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Old 08-03-2012, 10:45 PM
 
Location: Guangzhou, China
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Quote:
Originally Posted by bluemonday View Post
Yes!!! Definately!!

As a matter of fact, when I yell "NO" at my Senegal Parrot she gets mad, poops instantly, and then turns around and stares at it as if to say "That is what I think of you yelling at me"

Another story I have is that my one parrakeets mate died three years ago, the bird stopped tweeting, didn't eat as much, and started plucking feathers for a good month or so. There was another bird in the cage, but it wasn't "his" mate. They definately do have an emotional capacity.
I got my sister a whitefaced cockatiel who's about four years old. For about two and a half of those years, he had a mate who laid multiple clutches; the previous owner said that he adored her, would follow her around, sing to her, and that they were constantly snuggling and cuddling. She became eggbound and died, and after that, he rejected every other female bird that they tried to pair him with. He stopped singing, stopped letting people handle him, and started plucking.

He's definitely much better now, but we nicknamed him "Ian Curtis" after the lead singer of Joy Division
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Old 08-14-2012, 04:01 PM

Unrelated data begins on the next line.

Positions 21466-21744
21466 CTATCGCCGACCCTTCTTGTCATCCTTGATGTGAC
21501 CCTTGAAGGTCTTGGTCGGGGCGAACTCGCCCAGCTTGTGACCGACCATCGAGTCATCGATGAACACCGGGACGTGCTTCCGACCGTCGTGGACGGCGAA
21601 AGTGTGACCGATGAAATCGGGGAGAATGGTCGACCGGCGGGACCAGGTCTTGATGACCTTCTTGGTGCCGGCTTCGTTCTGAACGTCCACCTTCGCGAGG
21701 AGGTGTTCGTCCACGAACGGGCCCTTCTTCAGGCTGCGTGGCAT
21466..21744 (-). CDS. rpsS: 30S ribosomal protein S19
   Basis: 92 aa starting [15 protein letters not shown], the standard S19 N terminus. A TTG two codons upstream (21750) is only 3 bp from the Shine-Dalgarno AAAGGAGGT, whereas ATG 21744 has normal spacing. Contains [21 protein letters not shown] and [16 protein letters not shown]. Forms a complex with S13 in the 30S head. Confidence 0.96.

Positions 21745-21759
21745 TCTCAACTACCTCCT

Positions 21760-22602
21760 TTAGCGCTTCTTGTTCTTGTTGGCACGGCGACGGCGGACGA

Location: Ontario, NY
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Actually I think some birds are smarter than dogs. I remember a co-worker telling a story of her parrot. The dog was old and became blind and the parrot would call the dogs name and the dog would walk over the to the voice that spoke his name and into some piece of furniture. The Parrot always thought it was the funniest thing. I've also seen videos where the birds were able to work out simple puzzles and count as high as 7.
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Old 08-16-2012, 04:32 PM
 
Location: Grosse Ile Michigan
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They certianly have long memories. No one who saw our reunion would doubt that my Cockatoo remembered me after seperation of 12 years. His reaction was not all that favorable, but he clearly remembered me and he was mad!

After a few months and a cup or so of lost blood, I think he may have forgiven me or figured we are even. I guess i will know in another few months or a year.